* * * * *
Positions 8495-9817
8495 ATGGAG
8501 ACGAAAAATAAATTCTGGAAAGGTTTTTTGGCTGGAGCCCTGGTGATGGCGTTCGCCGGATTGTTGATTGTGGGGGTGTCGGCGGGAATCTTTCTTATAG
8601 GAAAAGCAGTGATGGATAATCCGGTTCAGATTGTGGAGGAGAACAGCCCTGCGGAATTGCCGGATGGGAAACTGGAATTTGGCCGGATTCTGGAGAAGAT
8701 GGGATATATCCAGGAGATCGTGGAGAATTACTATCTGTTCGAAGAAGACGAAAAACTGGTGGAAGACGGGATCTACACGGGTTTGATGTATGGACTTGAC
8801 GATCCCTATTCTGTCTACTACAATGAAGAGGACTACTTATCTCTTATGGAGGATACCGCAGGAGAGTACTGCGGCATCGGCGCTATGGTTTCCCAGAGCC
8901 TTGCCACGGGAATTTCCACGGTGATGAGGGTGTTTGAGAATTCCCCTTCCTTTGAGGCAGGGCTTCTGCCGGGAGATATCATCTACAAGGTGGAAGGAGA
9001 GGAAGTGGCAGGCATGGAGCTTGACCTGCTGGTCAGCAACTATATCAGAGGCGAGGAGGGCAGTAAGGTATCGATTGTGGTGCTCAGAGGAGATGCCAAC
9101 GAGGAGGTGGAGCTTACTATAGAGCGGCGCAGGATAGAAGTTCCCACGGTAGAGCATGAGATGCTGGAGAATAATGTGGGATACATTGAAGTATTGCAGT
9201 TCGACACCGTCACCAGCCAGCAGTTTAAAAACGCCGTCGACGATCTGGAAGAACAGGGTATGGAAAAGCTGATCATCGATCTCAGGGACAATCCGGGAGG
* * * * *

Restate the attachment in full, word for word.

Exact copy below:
Positions 8495-9817
8495 ATGGAG
8501 ACGAAAAATAAATTCTGGAAAGGTTTTTTGGCTGGAGCCCTGGTGATGGCGTTCGCCGGATTGTTGATTGTGGGGGTGTCGGCGGGAATCTTTCTTATAG
8601 GAAAAGCAGTGATGGATAATCCGGTTCAGATTGTGGAGGAGAACAGCCCTGCGGAATTGCCGGATGGGAAACTGGAATTTGGCCGGATTCTGGAGAAGAT
8701 GGGATATATCCAGGAGATCGTGGAGAATTACTATCTGTTCGAAGAAGACGAAAAACTGGTGGAAGACGGGATCTACACGGGTTTGATGTATGGACTTGAC
8801 GATCCCTATTCTGTCTACTACAATGAAGAGGACTACTTATCTCTTATGGAGGATACCGCAGGAGAGTACTGCGGCATCGGCGCTATGGTTTCCCAGAGCC
8901 TTGCCACGGGAATTTCCACGGTGATGAGGGTGTTTGAGAATTCCCCTTCCTTTGAGGCAGGGCTTCTGCCGGGAGATATCATCTACAAGGTGGAAGGAGA
9001 GGAAGTGGCAGGCATGGAGCTTGACCTGCTGGTCAGCAACTATATCAGAGGCGAGGAGGGCAGTAAGGTATCGATTGTGGTGCTCAGAGGAGATGCCAAC
9101 GAGGAGGTGGAGCTTACTATAGAGCGGCGCAGGATAGAAGTTCCCACGGTAGAGCATGAGATGCTGGAGAATAATGTGGGATACATTGAAGTATTGCAGT
9201 TCGACACCGTCACCAGCCAGCAGTTTAAAAACGCCGTCGACGATCTGGAAGAACAGGGTATGGAAAAGCTGATCATCGATCTCAGGGACAATCCGGGAGG